British expatriates living throughout the world will soon benefit from the availability of a designated online statutory residency test that will allow them to quickly and easily calculate the fees that they owe to the UK tax authorities.
The online Residence Indicator for Tax, which is intended to provide a no-nonsense method of interpreting the complex tax residency rules that apply to UK citizens, will primarily be used as a method by which British expatriates can determine whether they are resident in the UK for tax purposes. If the tool determines that an individual is legally considered to be a British resident, despite the fact that they spend some time living overseas, they will be liable to pay tax on their worldwide income and gains. If non-resident they will be required to notify HM Revenue and Customs (HMRC) in the event that they do receive untaxed UK income.
It is anticipated that the online tool will simplify the complex residency rule system and help expatriates overseas to make sense of their tax requirements. The system will take a number of factors into account such as the number of days an individual spends in the UK, where they own a home and if they have family ties to the UK.
The tool is currently undergoing development and a HMRC spokesman has disclosed that it will be “shortly” available for use.
Speaking to UK newspaper The Telegraph, Dean Power, assistant tax manager and technical co-ordinator at The Fry Group voiced his approval of the planned tool: “The introduction of a statutory definition of residence for UK tax purposes is generally to be welcomed. It has been an area of UK taxation that has needed clarification for many years.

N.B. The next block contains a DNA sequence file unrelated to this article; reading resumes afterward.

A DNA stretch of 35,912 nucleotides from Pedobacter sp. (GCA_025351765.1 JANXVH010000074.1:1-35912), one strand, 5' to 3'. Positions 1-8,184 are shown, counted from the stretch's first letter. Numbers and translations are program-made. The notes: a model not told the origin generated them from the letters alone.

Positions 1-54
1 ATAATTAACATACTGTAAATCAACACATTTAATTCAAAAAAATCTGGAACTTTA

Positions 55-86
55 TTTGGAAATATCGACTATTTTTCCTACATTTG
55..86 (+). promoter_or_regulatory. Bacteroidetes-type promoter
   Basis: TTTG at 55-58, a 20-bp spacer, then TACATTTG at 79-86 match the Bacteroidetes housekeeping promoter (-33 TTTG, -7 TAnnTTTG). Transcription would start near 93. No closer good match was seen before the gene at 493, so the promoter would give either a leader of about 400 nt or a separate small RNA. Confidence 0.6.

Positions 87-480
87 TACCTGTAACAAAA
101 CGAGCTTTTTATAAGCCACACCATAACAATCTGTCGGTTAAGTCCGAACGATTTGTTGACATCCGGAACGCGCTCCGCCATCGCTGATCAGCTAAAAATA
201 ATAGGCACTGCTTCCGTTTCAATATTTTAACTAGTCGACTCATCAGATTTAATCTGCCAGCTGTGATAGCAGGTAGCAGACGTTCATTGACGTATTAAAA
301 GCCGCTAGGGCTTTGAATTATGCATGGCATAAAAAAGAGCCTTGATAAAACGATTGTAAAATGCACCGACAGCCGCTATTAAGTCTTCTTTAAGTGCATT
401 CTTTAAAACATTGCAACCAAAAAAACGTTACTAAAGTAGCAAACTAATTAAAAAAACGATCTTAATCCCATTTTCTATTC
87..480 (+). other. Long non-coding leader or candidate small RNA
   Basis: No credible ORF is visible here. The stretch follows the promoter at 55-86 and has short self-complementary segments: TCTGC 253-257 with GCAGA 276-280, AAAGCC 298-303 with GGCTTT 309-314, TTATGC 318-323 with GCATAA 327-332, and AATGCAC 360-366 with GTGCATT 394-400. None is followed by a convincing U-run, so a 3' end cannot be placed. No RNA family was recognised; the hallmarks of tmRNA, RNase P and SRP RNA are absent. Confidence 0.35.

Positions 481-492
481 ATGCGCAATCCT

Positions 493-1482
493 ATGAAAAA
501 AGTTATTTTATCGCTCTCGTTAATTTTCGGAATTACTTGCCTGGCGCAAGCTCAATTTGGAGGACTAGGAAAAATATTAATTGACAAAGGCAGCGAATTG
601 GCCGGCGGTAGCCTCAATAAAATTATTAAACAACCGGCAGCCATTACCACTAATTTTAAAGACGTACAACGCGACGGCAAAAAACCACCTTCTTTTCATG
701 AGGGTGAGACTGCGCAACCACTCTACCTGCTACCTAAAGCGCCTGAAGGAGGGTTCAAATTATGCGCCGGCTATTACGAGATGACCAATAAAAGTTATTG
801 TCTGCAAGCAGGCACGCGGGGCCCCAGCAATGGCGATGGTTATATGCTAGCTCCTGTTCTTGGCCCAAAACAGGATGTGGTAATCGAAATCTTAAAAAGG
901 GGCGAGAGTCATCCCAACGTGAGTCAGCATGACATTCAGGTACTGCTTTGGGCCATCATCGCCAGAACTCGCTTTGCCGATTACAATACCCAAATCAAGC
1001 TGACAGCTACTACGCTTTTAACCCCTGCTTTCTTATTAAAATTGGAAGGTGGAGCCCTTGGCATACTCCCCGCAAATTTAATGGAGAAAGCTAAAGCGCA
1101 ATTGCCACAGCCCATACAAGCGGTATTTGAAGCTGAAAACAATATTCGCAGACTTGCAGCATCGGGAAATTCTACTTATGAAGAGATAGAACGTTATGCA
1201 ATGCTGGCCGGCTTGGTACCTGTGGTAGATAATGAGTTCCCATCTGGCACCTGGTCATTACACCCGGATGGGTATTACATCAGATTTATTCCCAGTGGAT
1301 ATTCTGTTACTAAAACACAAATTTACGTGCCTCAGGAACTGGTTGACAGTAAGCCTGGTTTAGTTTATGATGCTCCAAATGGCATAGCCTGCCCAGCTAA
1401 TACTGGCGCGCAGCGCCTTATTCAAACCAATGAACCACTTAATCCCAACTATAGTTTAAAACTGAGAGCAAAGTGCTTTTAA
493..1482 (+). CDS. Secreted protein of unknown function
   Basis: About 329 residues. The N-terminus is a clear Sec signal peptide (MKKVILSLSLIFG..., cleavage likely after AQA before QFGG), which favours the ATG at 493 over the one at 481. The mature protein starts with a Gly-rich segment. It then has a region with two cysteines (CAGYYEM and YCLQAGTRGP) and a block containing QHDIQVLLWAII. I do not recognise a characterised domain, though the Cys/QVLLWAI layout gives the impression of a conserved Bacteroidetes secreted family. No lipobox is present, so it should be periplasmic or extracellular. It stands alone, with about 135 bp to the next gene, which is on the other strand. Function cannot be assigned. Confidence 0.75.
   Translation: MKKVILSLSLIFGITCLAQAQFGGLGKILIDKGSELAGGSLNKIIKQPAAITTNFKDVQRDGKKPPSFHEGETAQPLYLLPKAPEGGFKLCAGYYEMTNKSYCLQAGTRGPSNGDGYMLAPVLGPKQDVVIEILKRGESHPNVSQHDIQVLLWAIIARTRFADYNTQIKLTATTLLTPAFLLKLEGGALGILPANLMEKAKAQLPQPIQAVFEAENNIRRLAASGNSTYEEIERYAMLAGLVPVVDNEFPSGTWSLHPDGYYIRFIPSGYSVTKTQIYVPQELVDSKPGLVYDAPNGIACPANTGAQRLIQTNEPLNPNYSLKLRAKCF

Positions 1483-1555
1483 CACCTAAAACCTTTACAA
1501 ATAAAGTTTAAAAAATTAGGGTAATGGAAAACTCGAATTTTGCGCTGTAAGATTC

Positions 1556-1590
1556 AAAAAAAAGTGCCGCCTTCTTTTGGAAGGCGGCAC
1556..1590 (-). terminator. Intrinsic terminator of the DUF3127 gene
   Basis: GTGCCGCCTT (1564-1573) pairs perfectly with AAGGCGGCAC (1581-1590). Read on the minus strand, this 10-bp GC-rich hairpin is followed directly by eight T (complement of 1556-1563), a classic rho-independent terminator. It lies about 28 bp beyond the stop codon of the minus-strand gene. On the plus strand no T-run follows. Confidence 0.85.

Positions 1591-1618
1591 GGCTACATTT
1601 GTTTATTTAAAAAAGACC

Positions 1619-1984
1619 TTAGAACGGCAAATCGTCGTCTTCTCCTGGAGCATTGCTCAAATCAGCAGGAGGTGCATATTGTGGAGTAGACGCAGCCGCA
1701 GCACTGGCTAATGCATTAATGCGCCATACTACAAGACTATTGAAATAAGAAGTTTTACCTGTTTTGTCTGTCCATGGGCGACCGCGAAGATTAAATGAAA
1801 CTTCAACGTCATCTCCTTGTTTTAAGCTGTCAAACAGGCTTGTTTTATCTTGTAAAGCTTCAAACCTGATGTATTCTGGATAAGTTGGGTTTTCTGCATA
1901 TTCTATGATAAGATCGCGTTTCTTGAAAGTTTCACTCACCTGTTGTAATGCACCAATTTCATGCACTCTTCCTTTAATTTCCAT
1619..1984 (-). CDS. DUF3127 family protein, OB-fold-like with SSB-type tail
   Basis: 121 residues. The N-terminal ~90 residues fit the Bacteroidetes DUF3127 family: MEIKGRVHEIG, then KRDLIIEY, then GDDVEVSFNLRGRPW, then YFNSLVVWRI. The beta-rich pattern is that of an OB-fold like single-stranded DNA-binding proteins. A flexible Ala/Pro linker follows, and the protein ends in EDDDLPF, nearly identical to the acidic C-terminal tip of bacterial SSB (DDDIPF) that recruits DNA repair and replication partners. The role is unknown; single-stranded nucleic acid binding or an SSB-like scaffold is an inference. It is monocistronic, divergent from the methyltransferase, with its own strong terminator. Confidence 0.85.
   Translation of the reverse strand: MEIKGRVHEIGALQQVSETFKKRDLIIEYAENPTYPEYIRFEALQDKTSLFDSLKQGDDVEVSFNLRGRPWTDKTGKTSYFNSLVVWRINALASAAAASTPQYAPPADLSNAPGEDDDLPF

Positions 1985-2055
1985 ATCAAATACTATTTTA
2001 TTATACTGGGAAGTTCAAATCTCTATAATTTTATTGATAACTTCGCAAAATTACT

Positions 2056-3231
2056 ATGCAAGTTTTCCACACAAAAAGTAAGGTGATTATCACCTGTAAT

“However, while a defined set of rules now exists, there remains much complexity within the test that could lead to unexpected results for many.”
He warned expatriates against relying on the tool too heavily, disclosing that while the online system may provide a “good indicator of your position”, there are “specific definitions for each part of the test which need to be understood before any questions posed by an online tool can be answered.”
Mr Power added: “It remains to be seen whether such a tool would produce a definitive result for the individual. It is likely that any result produced by the online system would simply be for guidance only. That is to say that if the Revenue were to fully investigate circumstances at a later date, they are unlikely to be bound by any indication offered by the online tool.”
A HMRC spokesman acknowledged the fact that expatriates may still need to take professional tax advice and/or ensure they fully research the law in addition to using the tool: “HMRC has published guidance as to how the legislation will be interpreted, but it is only guidance and the answer in any particular case will depend on the facts.”
Read the full article: http://www.hmrc.gov.uk/budget-updates/11dec12/stat-res-test-note.pdf